Flashcards in Exam #1: Microbial Metabolism Deck (32):
What is the lag phase?
Initial period where the bacteria accumulates metabolites for maximal growth, but:
- No cell division occurs
- Sensitive to antimicrobials
What is the exponential phase?
Bacteria rapidly multiply by binary fission i.e. population doubles at constant rate
- Most susceptible to antimicrobials
What is the stationary phase?
Phase where nutrients are depleted & toxic waste products accumulate BUT cell population remains constant (no dying yet)
- Spore forming (gram-positive) bacteria will enter spore phase during this time
What is the decline phase?
Terminal phase where more bacteria are killed than generated
What are the minimum requirements for growth?
- Carbon source
- Nitrogen source
What is an Obligate aerobe?
A bacteria that requires oxygen & metabolize by respiration
(Produce catalase & superoxide dismutase)
What is an Obligate anaerobe?
A bacteria inhibited or killed by oxygen & utilizes fermentation for respiration
(Do NOT produce catalase & superoxide dismutase)
Which is more efficient, respiration or fermentation?
What is a Facultative anaerobe?
Bacteria that grow under aerobic or anaerobic conditions
(Produce catalase but NOT superoxide dismutase i.e. cannot handle superoxide anion)
A microaerophillic bacteria requires 5-10% oxygen for maximal growth i.e. grow best at low O2 concentrations
(Produce small amounts of catalase, but NOT superoxide dismutase)
What is the function of superoxide dismutase & catalase?
Enzymes that generally function to counteract ROS
What is the reaction carried out by superoxide dismutase?
Superoxide dismutase= counteracts superoxide anion by breaking it down into hydrogen peroxide & molecular oxygen
What is the reaction carried out by catalase?
Catalase= counteracts hydrogen peroxide by breaking it down into water & molecular oxygen
Which type of bacteria express superoxide dismutase/ catalase & which do not?
Aerobic bacteria express superoxide dismutase & catalase; aNaerobic do NOT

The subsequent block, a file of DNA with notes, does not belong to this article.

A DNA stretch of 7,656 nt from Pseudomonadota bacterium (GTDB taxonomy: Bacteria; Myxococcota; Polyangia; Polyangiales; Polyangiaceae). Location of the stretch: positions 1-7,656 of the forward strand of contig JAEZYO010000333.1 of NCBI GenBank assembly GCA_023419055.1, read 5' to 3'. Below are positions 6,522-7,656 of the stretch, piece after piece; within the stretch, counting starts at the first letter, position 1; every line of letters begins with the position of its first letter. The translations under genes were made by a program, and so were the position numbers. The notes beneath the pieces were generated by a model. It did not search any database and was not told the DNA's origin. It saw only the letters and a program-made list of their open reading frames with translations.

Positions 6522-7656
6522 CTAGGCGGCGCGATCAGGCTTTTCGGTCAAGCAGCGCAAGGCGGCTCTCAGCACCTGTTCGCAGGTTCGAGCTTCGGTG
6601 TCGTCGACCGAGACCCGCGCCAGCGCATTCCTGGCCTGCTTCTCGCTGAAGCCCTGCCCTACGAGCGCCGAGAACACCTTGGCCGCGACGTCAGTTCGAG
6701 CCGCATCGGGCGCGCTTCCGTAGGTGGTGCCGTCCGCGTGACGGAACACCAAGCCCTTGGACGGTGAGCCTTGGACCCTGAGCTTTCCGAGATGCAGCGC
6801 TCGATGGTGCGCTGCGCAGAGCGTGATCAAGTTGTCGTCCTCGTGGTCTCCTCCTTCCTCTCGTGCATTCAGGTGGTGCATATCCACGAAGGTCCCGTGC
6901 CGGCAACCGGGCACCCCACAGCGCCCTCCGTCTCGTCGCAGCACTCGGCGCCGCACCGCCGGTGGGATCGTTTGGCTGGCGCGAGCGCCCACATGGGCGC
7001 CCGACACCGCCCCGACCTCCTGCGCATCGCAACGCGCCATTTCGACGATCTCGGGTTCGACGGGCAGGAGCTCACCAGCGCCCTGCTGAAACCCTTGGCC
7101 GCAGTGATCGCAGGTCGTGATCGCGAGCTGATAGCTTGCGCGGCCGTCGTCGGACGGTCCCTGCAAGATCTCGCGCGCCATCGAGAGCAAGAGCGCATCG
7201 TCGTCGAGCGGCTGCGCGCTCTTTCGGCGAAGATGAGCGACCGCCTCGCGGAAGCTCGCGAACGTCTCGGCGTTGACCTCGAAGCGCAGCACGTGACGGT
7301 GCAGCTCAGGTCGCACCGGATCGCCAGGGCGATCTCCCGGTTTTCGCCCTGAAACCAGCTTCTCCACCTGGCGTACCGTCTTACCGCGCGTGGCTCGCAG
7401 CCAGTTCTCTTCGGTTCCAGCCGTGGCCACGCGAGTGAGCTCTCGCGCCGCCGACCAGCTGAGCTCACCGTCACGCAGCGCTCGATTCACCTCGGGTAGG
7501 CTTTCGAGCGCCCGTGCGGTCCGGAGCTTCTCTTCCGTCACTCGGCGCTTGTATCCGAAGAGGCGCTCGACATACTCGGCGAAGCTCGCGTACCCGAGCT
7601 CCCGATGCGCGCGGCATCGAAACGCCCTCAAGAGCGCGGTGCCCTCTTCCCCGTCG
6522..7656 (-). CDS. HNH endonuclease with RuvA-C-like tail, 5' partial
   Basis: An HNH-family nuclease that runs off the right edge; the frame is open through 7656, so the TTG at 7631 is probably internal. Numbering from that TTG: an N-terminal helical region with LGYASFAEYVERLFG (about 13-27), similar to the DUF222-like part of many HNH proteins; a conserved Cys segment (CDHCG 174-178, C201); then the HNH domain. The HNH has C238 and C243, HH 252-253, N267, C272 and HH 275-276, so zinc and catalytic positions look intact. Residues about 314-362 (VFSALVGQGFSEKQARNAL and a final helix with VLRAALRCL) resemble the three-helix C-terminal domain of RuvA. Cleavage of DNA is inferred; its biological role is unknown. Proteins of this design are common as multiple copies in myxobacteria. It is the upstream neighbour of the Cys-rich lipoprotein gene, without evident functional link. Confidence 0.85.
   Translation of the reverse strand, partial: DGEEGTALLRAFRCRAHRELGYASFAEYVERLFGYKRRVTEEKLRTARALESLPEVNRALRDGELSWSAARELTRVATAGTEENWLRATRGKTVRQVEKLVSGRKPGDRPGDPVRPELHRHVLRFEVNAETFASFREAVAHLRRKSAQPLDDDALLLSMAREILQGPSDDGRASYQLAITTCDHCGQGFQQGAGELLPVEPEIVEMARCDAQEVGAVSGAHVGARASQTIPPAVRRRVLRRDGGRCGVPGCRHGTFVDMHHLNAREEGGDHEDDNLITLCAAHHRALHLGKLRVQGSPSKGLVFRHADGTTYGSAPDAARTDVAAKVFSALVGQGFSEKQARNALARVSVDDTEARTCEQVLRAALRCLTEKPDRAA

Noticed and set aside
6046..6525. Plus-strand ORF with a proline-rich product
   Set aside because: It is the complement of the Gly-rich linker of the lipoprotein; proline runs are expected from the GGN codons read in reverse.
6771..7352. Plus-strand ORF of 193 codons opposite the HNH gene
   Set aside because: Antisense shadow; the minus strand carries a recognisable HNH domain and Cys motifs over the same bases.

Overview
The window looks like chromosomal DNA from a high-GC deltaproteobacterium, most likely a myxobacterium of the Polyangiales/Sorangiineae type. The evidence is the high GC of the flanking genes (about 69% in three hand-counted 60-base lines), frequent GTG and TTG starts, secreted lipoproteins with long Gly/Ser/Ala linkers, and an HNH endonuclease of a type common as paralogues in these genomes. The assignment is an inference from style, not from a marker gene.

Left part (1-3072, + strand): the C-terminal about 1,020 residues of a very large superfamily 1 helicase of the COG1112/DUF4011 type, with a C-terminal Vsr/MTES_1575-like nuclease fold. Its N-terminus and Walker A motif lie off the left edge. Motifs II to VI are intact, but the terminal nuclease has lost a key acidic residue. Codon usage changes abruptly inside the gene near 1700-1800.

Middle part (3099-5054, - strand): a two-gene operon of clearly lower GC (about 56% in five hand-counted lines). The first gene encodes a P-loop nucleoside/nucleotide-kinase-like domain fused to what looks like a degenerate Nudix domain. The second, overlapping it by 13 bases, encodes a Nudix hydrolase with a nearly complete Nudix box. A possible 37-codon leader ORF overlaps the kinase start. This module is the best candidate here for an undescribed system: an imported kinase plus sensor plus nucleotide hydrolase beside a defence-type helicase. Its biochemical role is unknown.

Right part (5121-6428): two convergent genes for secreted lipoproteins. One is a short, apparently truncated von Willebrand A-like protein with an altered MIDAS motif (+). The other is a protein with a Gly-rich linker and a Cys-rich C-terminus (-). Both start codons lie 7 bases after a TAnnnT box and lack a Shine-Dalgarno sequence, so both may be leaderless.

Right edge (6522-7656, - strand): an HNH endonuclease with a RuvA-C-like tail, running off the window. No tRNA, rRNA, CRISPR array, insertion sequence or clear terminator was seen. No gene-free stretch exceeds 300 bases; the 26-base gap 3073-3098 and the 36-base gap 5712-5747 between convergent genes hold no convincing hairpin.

What is the ultimate electron receptor in aerobic respiration?
What is the ultimate electron receptor in anaerobic respiration?
Compounds other than oxygen e.g. nitrate & sulfate
What can be measured from the fermentation process for diagnostic purposes?
Obligate anaerobes convert pyruvate into various end-products through the fermentation process; these bacteria can be identified on the basis of these different end-products.
How is nucleic acid synthesis used as a target for antibiotics?
- Bacteria must synthesize folate for purine & thymidine synthesis
- Enzymes in this synthesis process are drug-targets
- Humans obtain folate from diet & are not harmed by these drugs
How is DNA replication used as a target for antibiotics?
Quinolones target bacterial DNA gyrase (required for winding & unwinding DNA)
How are transcription & translation used as a target for antibiotics?
- Both occur simultaneously in bacteria (no nuclear membrane)
- Rifampin inhibits bacterial DNA-dependent RNA polymerase
- Bacteria= 70S ribosome, which is different from human ribosome & a drug target
What is folate derived from in bacteria? How does this compare to humans?
In bacteria, folate is derived from para-aminobenzoic acid (PABA)
What are antifolates?
Drugs that inhibit folate synthesis i.e. bacterial purine & thymidine synthesis.
What two drugs are categorized as antifolates? What are their drug targets?
1) Sulfonamides= Dihydropteroate synthase (DHPS) inhibitors
2) DHFR Inhibitors= Dihydrofolate reductase (DHFR) inhibitors
List the 8 steps of Peptidoglycan synthesis.
1) Activation of NAG & NAM in cytoplasm to make UDP-NAG & UDP-NAM
2) Pentapeptide added to UDP-NAM to make UDP-NAM-pentapeptide
3) UDP-NAM-pentapeptide added to bactroprenol on the inner leaflet of the cell membrane
4) NAG added to UDP-NAM-pentapeptide-bactoprenol
5) NAG-NAM-pentapeptide-bactoprenol transported across membrane to outer leaflet
6) NAG-NAM-pentapeptide added to growing peptidoglycan chain by transglycosylases
7) Bactoprenol recycled
What are transglycosylases?
Enzymes that added NAG-NAM-pentapeptide to the growing peptidoglycan chain
What is transpeptidation?
Reaction that connects adjacent NAG-NAM-pentapeptides in the peptidoglycan chain via the pentapeptides
What are transpeptidases or PBPs?
Enzymes that carry out the transpeptiation reaction, also called Penecillin Binding Proteins (PBPs) because they bind PCN
Where in the pentapeptide does the transpeptidation reaction occur?
Between the 3rd & 4th amino acid positions
- Free amine of the diamino acid in position 3
- D-alanine in position 4 of adjacent chain
Describe the mechanism of Vancomycin.
Vancomycin inhibits the transglycosylation reaction, preventing the addition of NAG-NAM-pentapeptide to the growing peptidoglycan chain.
Describe the mechanism of Bacitracin.
Bacitracin inhibits Bactoprenol from being recycled i.e. NAG-NAM-pentapeptide-bactoprenol cannot be transported across the cell membrane.
Describe the mechanism of B-Lactams.
B-Lactams are the overarching class of antibiotics that penecillin falls into; they inhibit the transpeptidation reaction.